CDC finds mental health is leading cause of pregnancy-related death

Steven Loeb · September 22, 2022 · Short URL:

Only a handful of the many mental health startups raising funding focus on women/maternity

Mental health conditions are the most common complications when it comes pregnancy and childbirth, affecting 800,000, or 1 in 5, women each year in the United States. These conditions include depression, anxiety disorders, obsessive compulsive disorder, post-traumatic stress disorder, bipolar illness, and substance use disorders.

Untreated maternal mental health conditions are expensive, costing the U.S. over $14 billion every year, but the consequences are much more serious and deeply felt than that: mental health is the leading cause of pregnancy-related deaths, according a report out from the CDC. 

From 2017 to 2019, there were 1,018 pregnancy-related deaths, and an underlying cause of death was identified for 987, or 97%, of those. In nearly 23% of cases, the cause was a mental health condition, including suicide and overdose/poisoning related to substance use disorder. That was followed by 13.7 percent of deaths caused by hemorrhage, 12.8% caused by cardiac and coronary conditions, and 9.2% caused by infection.

When broken down into demographics, mental health conditions were the leading underlying cause of death among Hispanic and non-Hispanic White persons, at 24.1% and 34.8% respectively.

For non-Hispanic Black persons, the leading cause was cardiac and coronary conditions, while hemorrhage was the leading underlying cause of death for non-Hispanic Asian persons.

The report also found that, among the 1,018 pregnancy-related deaths, 839 of them, or 84%, were preventable.

"A death is considered preventable if the committee determines that there was at least some chance of the death being averted by one or more reasonable changes to patient, community, provider, facility, and/or systems factors," it says in the report.

Mental health companies focused on women and mothers

Among the many companies in the mental health space that raised funding last year and so far this year, only a handful of them put a specific focus on women.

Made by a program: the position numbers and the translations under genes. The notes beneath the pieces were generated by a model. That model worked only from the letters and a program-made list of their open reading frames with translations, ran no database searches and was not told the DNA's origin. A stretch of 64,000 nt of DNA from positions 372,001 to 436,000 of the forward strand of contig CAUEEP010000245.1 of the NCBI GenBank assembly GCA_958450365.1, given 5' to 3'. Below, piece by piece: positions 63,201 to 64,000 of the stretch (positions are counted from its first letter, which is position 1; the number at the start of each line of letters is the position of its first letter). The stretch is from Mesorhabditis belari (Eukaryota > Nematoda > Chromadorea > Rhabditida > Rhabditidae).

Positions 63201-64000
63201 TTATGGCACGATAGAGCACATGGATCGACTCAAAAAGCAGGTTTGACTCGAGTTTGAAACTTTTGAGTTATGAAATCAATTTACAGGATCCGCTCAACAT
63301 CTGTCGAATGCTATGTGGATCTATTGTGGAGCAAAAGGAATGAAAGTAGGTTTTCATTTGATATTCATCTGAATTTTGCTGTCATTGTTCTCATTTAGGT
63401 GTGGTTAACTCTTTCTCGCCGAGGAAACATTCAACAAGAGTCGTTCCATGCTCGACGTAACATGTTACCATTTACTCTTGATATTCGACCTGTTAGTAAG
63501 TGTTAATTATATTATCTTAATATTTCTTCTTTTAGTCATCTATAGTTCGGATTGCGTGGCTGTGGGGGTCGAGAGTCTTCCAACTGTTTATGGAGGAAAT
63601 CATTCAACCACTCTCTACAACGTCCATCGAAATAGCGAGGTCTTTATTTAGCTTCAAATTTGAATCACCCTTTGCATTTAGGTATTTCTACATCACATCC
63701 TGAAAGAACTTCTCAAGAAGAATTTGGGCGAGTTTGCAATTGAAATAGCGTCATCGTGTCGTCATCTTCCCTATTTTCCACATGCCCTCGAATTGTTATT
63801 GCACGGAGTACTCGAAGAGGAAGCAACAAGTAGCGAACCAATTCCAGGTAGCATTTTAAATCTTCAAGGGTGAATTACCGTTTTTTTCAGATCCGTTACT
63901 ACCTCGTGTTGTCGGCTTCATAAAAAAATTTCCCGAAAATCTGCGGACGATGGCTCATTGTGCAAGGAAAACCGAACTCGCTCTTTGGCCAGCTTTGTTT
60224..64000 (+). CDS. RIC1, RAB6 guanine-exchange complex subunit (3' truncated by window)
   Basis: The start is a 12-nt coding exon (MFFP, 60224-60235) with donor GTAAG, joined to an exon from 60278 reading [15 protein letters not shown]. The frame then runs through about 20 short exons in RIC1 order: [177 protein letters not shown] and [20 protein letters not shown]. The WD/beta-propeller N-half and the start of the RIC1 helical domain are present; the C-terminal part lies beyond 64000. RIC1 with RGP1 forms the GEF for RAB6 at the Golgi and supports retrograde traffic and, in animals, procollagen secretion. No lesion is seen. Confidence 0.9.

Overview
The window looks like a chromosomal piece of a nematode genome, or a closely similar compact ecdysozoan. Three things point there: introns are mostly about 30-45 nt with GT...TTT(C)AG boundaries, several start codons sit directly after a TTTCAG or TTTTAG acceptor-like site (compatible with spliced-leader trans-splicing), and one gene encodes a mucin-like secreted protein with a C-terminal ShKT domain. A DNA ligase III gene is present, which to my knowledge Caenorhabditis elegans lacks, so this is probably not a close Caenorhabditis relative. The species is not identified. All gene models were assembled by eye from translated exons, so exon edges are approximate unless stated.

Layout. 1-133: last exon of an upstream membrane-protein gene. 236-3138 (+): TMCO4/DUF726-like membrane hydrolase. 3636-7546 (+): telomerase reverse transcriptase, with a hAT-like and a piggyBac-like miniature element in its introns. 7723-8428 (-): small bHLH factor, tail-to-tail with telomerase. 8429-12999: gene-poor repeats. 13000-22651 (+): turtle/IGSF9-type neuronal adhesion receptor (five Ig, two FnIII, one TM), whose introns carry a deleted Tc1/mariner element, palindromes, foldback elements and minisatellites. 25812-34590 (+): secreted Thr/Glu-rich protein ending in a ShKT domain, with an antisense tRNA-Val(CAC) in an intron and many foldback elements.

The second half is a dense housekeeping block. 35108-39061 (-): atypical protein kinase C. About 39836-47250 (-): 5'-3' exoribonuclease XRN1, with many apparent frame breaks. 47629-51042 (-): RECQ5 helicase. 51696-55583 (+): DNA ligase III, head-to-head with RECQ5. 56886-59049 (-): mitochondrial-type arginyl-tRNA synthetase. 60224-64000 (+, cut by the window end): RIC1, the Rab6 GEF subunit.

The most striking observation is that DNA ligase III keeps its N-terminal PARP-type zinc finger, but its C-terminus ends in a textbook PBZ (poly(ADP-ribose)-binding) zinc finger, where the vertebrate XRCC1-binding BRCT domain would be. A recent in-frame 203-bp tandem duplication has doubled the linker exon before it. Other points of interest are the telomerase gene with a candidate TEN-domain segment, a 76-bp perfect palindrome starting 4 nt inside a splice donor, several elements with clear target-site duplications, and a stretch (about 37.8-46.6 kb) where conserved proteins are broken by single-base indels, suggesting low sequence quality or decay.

The most relevant are Canopie, which is dedicated to providing mental health resources to pregnant women and new moms; the company announced an undisclosed amount of funding in July, and She Matters, an online platform and mobile app designed to support Black women/ WOC who experience postpartum comorbidities, which raised $1.5 million in August.

Caraway, a digital healthcare company for college women+ that provides integrated mental, reproductive and physical healthcare services, which raised $10.5 million in July; LunaJoy, which helps women access mental care through virtual therapy, counseling, and medication management services, raised an undisclosed amount of funding in March.

There's also companies that provide care for women that includes mental health, such as Tia, a provider of in-person and virtual physical, mental and reproductive healthcare, which has raised over $132 million in funding; and Maven Clinic, a provider of virtual care for women and families, which raised a $110 million round in 2021.

In April, Brave Health, a virtual-first behavioral health provider, partnered with The Doula Network (TDN), a Medicaid provider committed to improving access to doula care and expanding reimbursement for doula services. 

(Vator will be holding its Future of Behavioral and Mental Health event in October with speakers that include Russ Glass from Headspace Health; Steve Gatena from; Ben Lewis from Limbix; Rebecca Egger from Little Otter; Divya Shah from Meta, and more. Register here to buy your ticket)

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